LOG, in his debut appearance, does eventually say that he's appeared in more than only Showdown Town and Spiral Mountain. He mentions being good at disguising himself. Other theories I have heard is that he is also the Programmer from Conker's Bad Fur Day... and less notoriously, the voice that goes 'DONKEY KONG' in Donkey Kong 64 whenever you get a Golden Banana. ...That last one is less convincing than the former.
2. Professor Pester's mask is actually his head
Professor Pester is the villain in the Viva Piñata franchise, always accompanied by his henchmen known as the Ruffians. Pester and his brethen are notorious for being the only human characters in the games that also appeared in the cartoon (not counting Leafos and Seedos in the intro, of course.) In the games he's a fearsome villainous evildoer who likes nothing better than knitting pretty scarves for all your piñatas. ...Actually, no. He bludgeons your most prized piñata to bits, given the chance. Of course he does.
But in the cartoon, he's a bumbling bad guy who's more amusing rather than annoying, has a thing for alliteration and catchphrases ("VICTORY IS/WILL BE MINE!") and, in classic Rare tradition, fashionably breaks the fourth wall regularly. Though it is hinted that he kept his dastardly attitude of trying to steal piñata candy, whenever he tries to do something of the sort, it never quite works out, and he is sent flying with his signature cry of 'I HAVE NO REGRETS!'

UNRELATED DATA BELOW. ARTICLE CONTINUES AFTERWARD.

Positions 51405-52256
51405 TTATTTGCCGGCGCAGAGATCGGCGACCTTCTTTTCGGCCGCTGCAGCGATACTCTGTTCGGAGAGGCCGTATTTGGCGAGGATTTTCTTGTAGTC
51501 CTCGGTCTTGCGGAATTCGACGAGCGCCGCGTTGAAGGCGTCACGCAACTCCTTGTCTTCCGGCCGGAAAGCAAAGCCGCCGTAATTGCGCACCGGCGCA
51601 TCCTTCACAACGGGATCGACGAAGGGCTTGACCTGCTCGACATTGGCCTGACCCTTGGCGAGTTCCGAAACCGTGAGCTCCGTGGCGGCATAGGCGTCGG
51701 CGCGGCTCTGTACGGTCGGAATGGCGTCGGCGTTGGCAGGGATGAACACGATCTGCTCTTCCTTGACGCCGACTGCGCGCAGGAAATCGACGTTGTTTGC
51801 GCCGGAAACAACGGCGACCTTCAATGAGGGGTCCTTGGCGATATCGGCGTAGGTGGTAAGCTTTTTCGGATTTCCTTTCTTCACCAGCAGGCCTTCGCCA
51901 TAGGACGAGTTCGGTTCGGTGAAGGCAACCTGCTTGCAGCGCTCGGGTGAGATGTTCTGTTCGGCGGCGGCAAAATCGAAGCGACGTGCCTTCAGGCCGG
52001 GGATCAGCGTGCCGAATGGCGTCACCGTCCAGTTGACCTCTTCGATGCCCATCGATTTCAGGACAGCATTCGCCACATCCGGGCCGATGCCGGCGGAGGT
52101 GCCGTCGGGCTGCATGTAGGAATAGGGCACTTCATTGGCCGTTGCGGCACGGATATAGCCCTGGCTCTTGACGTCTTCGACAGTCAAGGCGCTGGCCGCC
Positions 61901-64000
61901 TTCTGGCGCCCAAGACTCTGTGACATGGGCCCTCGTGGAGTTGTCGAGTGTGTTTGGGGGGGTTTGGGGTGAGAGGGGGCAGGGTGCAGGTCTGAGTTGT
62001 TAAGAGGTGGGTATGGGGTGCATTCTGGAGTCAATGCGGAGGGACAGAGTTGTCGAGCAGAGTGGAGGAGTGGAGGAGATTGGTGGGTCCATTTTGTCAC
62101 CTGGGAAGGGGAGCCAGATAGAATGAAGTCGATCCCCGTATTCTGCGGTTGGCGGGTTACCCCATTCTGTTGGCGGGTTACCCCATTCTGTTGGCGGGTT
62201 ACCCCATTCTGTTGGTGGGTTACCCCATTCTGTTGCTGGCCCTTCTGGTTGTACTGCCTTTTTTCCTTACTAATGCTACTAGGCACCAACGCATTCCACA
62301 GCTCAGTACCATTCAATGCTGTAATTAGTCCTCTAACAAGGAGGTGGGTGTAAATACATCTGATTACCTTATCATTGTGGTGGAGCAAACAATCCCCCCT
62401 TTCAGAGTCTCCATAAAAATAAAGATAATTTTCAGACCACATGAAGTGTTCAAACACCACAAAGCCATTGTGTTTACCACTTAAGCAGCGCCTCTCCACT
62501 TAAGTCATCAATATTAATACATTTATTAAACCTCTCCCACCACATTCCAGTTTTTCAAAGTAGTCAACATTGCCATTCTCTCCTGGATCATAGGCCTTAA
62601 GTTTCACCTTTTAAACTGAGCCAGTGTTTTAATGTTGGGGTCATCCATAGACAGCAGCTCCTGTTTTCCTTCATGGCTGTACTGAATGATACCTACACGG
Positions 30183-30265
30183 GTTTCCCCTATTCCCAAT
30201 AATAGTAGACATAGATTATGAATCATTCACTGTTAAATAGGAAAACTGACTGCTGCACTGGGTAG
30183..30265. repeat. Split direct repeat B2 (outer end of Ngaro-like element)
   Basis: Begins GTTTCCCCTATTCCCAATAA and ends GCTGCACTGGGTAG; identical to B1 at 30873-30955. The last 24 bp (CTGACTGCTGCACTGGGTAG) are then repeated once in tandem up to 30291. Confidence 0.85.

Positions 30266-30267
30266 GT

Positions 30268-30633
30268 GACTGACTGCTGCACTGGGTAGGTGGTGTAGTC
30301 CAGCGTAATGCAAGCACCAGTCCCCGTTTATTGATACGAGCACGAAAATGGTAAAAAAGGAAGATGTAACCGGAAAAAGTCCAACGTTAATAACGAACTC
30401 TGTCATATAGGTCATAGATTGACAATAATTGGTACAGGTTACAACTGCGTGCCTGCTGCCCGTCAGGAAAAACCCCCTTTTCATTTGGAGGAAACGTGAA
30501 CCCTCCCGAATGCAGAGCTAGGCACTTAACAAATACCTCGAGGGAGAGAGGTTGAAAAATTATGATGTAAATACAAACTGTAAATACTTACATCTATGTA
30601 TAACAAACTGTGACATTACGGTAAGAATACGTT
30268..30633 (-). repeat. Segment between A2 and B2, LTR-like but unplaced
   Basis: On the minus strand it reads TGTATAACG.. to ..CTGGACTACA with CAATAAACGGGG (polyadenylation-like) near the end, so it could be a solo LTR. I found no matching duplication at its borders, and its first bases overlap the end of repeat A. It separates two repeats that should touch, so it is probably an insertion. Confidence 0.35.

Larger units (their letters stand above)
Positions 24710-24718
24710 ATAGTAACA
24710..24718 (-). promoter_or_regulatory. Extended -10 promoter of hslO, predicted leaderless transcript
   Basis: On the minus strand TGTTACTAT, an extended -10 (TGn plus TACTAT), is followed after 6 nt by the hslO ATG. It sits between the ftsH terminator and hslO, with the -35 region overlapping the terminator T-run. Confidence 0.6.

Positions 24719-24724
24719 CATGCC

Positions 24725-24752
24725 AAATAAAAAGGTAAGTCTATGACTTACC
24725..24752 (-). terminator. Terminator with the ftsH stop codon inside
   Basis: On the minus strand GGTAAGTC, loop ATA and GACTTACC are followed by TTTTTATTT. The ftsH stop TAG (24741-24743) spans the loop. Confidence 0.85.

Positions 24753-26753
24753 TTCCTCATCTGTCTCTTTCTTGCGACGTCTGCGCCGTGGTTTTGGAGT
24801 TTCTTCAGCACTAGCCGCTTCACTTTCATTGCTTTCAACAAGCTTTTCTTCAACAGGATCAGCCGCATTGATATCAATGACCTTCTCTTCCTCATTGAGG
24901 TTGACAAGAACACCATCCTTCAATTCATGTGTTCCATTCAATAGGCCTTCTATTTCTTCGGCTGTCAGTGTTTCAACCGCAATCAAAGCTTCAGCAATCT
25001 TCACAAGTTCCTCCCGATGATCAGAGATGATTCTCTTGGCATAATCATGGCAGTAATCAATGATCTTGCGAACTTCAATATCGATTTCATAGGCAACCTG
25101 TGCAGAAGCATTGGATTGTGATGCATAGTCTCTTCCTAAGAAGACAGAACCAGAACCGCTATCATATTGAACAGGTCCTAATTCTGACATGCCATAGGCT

But there's something in the cartoon that gave me the biggest, dumbest smile on my face when I spotted it, merely because I'm a complete and utter geek for references and cameos, something Rare was always really good at.
Presumably also in the media that spun off to other platforms. Yes, those are indeed portraits of the Panther King from Conker's Bad Fur Day and Gruntilda from Banjo-Kazooie. Baron von Ghoul from Grabbed By The Ghoulies also makes an appearance as a portrait, ever-so-subtle Banjo pyjamas and all. Apart from being most awesome little references (it's probably the most you're ever going to see of Banjo-Kazooie on television... unless you played the game on your N64, of course), it made me think that most of the Rareniverse villains in their little island chain have had some sort of villainous get-together in the past.
Also, let's talk about Mumbo Jumbo, also from Banjo-Kazooie. It'll be relevant, I promise.